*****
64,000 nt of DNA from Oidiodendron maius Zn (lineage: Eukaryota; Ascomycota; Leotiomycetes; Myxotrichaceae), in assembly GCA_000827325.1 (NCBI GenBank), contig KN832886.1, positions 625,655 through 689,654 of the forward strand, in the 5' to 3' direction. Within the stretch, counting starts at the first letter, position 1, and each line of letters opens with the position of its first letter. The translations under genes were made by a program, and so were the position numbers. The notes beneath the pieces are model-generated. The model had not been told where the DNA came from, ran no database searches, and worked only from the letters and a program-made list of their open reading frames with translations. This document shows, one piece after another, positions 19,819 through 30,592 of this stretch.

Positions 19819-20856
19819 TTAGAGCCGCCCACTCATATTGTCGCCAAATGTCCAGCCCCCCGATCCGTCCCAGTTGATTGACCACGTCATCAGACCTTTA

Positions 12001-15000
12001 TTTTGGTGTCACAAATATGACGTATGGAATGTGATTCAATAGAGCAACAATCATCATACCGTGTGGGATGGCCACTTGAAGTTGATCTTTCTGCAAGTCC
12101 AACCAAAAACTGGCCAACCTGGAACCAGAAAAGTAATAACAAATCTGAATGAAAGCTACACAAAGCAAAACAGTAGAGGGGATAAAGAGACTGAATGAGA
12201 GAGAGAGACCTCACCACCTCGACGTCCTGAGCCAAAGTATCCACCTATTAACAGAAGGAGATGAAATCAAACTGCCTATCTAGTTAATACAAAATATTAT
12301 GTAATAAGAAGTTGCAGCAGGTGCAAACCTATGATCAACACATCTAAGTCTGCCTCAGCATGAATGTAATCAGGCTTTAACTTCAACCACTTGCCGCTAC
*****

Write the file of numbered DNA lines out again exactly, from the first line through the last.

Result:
64,000 nt of DNA from Oidiodendron maius Zn (lineage: Eukaryota; Ascomycota; Leotiomycetes; Myxotrichaceae), in assembly GCA_000827325.1 (NCBI GenBank), contig KN832886.1, positions 625,655 through 689,654 of the forward strand, in the 5' to 3' direction. Within the stretch, counting starts at the first letter, position 1, and each line of letters opens with the position of its first letter. The translations under genes were made by a program, and so were the position numbers. The notes beneath the pieces are model-generated. The model had not been told where the DNA came from, ran no database searches, and worked only from the letters and a program-made list of their open reading frames with translations. This document shows, one piece after another, positions 19,819 through 30,592 of this stretch.

Positions 19819-20856
19819 TTAGAGCCGCCCACTCATATTGTCGCCAAATGTCCAGCCCCCCGATCCGTCCCAGTTGATTGACCACGTCATCAGACCTTTA

Positions 12001-15000
12001 TTTTGGTGTCACAAATATGACGTATGGAATGTGATTCAATAGAGCAACAATCATCATACCGTGTGGGATGGCCACTTGAAGTTGATCTTTCTGCAAGTCC
12101 AACCAAAAACTGGCCAACCTGGAACCAGAAAAGTAATAACAAATCTGAATGAAAGCTACACAAAGCAAAACAGTAGAGGGGATAAAGAGACTGAATGAGA
12201 GAGAGAGACCTCACCACCTCGACGTCCTGAGCCAAAGTATCCACCTATTAACAGAAGGAGATGAAATCAAACTGCCTATCTAGTTAATACAAAATATTAT
12301 GTAATAAGAAGTTGCAGCAGGTGCAAACCTATGATCAACACATCTAAGTCTGCCTCAGCATGAATGTAATCAGGCTTTAACTTCAACCACTTGCCGCTAC